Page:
The Foolish Case for British Petrol
Dr. Osman is a member of The Motley Fool Blog Network -- entries represent the personal opinion of the blogger and are not formally edited.
Ranked fifth and sixth by Forbes in terms of sales and profits, respectively, British Petroleum (NYSE: BP) is an international producer and marketer of oil and gas products in more than 80 countries. It operates in two segments: exploration and production, as well as refining and marketing. BP sells products under sub-brands in many major markets. These brands include ARCO, BP, ARAL and Castrol.
Based on the latest information listed on the company’s official website, BP owns (or partly owns) 19 refineries internationally and has a refining capacity of 2.8 million barrels of crude oil per day. Since last year, BP has risen by 379 spots to eleventh place in The Forbes Global 2000 survey.
Deepwater Horizon Disaster
The much-publicized Gulf of Mexico oil spill was attributed to a BP offshore oil rig. The Deepwater Horizon rig exploded on April 20, 2010, resulting in eleven deaths and millions of gallons of crude oil leaking out into the ocean. The U.S. Department of Justice accused BP of "gross negligence and willful misconduct," resulting in disaster. The potential cost the company might have to incur has been estimated at up to $38 billion, while attempts to reach settlement deals with the U.S. government and affected individuals continue to develop. In order to meet these costs, the company has sold its Texas City refinery and, earlier in the year, sold its Carson refineries in California for $2.25 billion. BP will also have to pay fines under the Clean Water Act, ranging from $1,100 to $4,300 per barrel.
Future Challenges and Prospects
Russian oil giant Rosneft formally submitted its $25 billion bid for BP’s 50% stake in the TNK-BP, a Russian joint venture. Through this deal, BP is expected to receive between $15 billion and $20 billion in cash, plus a 10%–20% stake in Rosneft. Shareholders can expect BP's stock to rise, as its cash flow situation will be improved. Its current free cash flow stands at $7 billion, but while this will bring a boost in the short term investors should be mindful of the payment that needs to be made to the parties affected by the Deepwater Horizon disaster.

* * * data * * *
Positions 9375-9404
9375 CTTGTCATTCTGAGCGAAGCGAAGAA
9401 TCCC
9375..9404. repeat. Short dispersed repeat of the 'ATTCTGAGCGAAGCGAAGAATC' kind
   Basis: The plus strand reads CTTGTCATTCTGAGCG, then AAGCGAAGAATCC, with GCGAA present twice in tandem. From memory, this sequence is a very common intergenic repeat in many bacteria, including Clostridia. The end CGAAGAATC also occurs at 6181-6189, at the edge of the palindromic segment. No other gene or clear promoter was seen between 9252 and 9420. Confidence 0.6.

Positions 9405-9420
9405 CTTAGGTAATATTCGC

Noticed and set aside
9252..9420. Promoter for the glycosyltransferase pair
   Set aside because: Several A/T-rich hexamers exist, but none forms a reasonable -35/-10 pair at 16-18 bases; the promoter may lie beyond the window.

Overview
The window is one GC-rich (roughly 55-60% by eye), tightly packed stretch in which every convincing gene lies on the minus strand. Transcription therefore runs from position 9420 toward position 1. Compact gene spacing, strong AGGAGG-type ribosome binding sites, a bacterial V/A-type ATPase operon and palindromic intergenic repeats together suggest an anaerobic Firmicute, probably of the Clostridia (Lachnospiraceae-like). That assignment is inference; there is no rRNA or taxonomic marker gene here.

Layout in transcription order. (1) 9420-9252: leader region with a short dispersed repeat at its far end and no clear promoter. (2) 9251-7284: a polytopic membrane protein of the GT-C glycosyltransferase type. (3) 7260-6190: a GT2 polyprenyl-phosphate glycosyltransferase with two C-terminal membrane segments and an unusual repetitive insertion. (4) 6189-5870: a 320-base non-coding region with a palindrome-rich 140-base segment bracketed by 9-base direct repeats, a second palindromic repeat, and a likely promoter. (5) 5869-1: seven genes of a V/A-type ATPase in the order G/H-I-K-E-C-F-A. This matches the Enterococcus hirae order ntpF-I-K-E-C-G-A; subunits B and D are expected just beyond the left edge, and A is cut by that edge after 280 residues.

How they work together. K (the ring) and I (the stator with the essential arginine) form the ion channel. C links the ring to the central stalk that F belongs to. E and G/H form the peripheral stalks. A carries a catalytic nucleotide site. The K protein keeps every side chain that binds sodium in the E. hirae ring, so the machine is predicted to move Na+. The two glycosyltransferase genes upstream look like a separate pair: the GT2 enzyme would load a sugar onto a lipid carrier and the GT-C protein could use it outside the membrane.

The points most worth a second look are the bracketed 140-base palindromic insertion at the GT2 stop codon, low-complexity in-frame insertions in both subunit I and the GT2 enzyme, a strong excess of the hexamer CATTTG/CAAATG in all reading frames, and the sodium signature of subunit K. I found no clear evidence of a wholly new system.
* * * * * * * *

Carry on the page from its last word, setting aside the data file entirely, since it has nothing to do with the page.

Since the incident, BP has turned its fortunes around and posted $26 million in income. High gasoline prices have helped the company make a profit and set aside funds for whatever the outcome may be of the oil spill settlements, while at the same time continuing the company’s progress by building up profits and expanding production. The company’s current market capitalization stands at 135.4 billion, with a dividend yield of 4.32%. Since 2010, when the company cut its dividend amount for investors, the payable dividend value has been witnessing a year-by-year increase. With a current share price of $43.10, BP is an attractive and affordable oil stock that promises consistent dividend payouts along with increasing earnings.
Buying this oil and gas giant before it fully recovers provides investors with a unique opportunity to make a prudent and most certainly profitable investment. The company’s focus had been on fending off lawsuits and cleaning up the oil spill. Now, the effort is finally paying off as the company’s reputation improves. Furthermore, its financial position is not only stabilizing, but also getting brighter, with its focus on production rather than minimizing losses from the accident.
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